Large number of young Canadian injecting drug
users coinfected with HIV and HCV
A high proportion of injecting
drug users under the age of 29 in one of
Canada's largest cities are coinfected with HIV
and hepatitis C virus (HCV), according to a
study published in the June 1st edition of the
Acquired Immune Deficiency Syndromes.
The investigators also found that coinfected
young people had a median age of only 24 years,
had only been injecting drugs for a few years,
and that women and individuals of aboriginal
origin were at particular risk of coinfection.
The investigators warn that HIV/HCV coinfection
is likely to become ubiquitous amongst young
drug users in high drug use areas.
Investigators from the Vancouver Injection Drug
Users Study (VIDUS) wished to establish the
prevalence and incidence of HIV and HCV
coinfection amongst drug users under 29 years of
age in the city. They also wished to establish
the sociodemographic characteristics and risk
factors for coinfection.
Since May 1996 the investigators have been
gathering prospective data from a cohort of 1478
injecting drug users recruited in the Downtown
Eastside area of
Vancouver, an epicentre of injecting drug use in
the city. At recruitment and at six monthly
intervals, individuals completed a questionnaire
detailing their sociodemographic background and
drug taking and sexual behaviours. HIV and HCV
tests were also administered at baseline and at
the six monthly follow-up visits.
Of the 1478 individuals enrolled in the cohort,
479 were aged under 29 years and were included
in the investigators' current analyses. The
young cohort members had a median age of 24
years, and at baseline 78 (16%) were coinfected
with HIV and HCV. In addition, 211 were
monoinfected with HCV at baseline and 176 were
monoinfected with HIV.
The coinfected young people had a median age of
26 years, and had been injecting drugs for a
median duration of seven years. Monoinfected or
uninfected young people had a median age of 24
years and had been injecting drugs for a median
of three years.
Coinfected individuals at baseline were more
likely than moinfected or uninfected young
injecting drug users to be female (62% versus
42%, p=0.002), aboriginal (45% versus 22%,
p<0.001), have a history of sexual abuse (53%
versus 38%, p=0.014), reside in a drug use
epicentre (69% versus 46%, p<0.001), to have had
more than 100 lifetime sexual partners (59%
versus 31%, p<0.001), be involved in the sex
trade (63% versus 38%, p<0.001) and to inject
cocaine (63% versus 38%, p=0.012).
Follow-up data were available for 297 young
injecting drug users, and of these 45 (15%)
became coinfected with either HIV or HCV. The
incidence rate of coinfection was 5.2 per 100
person-years. The median age of seroconvertors
was 24 years, and they had been injecting for a
median of three years. The majority (55%) were
female, and 40% were of aboriginal origin.
Being female (risk ratio [RR] 1.12), aboriginal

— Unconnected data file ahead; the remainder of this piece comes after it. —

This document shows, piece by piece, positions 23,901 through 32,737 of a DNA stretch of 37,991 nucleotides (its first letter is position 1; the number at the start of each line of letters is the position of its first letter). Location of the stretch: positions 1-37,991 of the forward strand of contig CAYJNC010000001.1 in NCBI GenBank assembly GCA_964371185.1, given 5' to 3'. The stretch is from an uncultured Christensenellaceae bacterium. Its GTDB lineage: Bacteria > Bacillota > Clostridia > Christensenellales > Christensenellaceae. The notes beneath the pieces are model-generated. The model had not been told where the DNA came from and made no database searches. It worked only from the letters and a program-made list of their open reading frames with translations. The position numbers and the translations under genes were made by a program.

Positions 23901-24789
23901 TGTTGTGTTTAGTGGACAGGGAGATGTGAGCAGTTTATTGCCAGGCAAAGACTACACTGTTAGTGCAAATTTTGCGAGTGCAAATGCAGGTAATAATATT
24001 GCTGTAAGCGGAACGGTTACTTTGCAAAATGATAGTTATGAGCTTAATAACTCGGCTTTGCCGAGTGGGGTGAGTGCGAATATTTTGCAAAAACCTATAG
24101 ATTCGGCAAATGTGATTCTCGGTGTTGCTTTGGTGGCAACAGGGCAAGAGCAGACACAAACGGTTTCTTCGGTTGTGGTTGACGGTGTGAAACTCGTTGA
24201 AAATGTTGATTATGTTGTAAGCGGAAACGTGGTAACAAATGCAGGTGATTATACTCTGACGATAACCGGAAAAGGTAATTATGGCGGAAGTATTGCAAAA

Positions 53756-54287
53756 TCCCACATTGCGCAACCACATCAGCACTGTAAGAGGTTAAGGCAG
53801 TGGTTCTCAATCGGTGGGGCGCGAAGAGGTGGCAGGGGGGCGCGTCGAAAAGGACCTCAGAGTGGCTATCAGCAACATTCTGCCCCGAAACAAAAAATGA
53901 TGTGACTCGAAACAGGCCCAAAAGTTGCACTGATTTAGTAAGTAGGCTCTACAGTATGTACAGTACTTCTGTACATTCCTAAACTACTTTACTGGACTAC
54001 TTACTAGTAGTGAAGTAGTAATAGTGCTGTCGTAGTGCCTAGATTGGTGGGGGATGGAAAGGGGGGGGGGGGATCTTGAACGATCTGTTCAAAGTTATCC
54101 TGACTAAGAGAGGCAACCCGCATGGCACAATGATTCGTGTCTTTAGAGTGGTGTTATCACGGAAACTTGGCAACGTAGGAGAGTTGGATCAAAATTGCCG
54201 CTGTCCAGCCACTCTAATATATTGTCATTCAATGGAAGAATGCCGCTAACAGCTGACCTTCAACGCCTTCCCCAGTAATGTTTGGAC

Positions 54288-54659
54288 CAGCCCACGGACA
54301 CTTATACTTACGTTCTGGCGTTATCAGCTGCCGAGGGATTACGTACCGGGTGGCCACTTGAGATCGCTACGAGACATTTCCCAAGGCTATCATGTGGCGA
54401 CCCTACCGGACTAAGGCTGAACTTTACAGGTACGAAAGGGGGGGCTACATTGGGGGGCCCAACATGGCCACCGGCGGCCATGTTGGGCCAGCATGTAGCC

(RR 1.99), living in an injecting drug use
epicentre (RR 1.98), injecting heroin more than
once daily (RR 3.46), injecting cocaine (RR
4.05), and sharing needles (RR 2.14) were all
associated with seroconversion with a second
infection. Accessing methadone replacement
therapy was, however, found to protect against
the risk of coinfection (RR 0.25).
"The number of youth HIV and HCV coinfected
identified by this study is concerning," state
the investigators. They were particularly
alarmed by the finding "that the median age of
youth being coinfected was 24 years and they had
been injecting for a median of only three years."
They add that coinfection was "concentrated
among young female and aboriginal youth engaged
in sex trade work and living in the [injecting
drug use] epicentre." The investigators are
fearful that these factors "do not bode well for
the future of coinfection without the immediate
implementation of a comprehensive evidence-based
prevention strategy for high-risk youth."
Particular attention is drawn by the
investigators to the finding that 63% of
coinfected young women were involved in sex
trade, which "begs the question why, given the
overwhelming vulnerability of young women
involved in the sex trade, there are not
resources available such as 24-hour services to
access clean needles, inject safely, and seek
Noting that access to methadone replacement
therapy in the previous six months was
protective against coinfection, the
investigators emphasise that more needs to be
done to make methadone more accessible to young
and that more efforts should be made to provide
harm reduction services such as needle
exchanges, safe injection programmes, health
care, and drug treatment.
The investigators conclude that their data are
alarming, and suggest that HIV/HCV coinfection
amongst young injecting drug users "is no small
problem and that coinfection may become
ubiquitous for young [injecting drug users]
living in endemic areas."
Miller CL et al.
The future face
of coinfection: prevalence and incidence of HIV
and hepatitis C virus coinfection among young
injection drug users. J Acquir Immune
Defic Syndr 36: 743-749, 2004.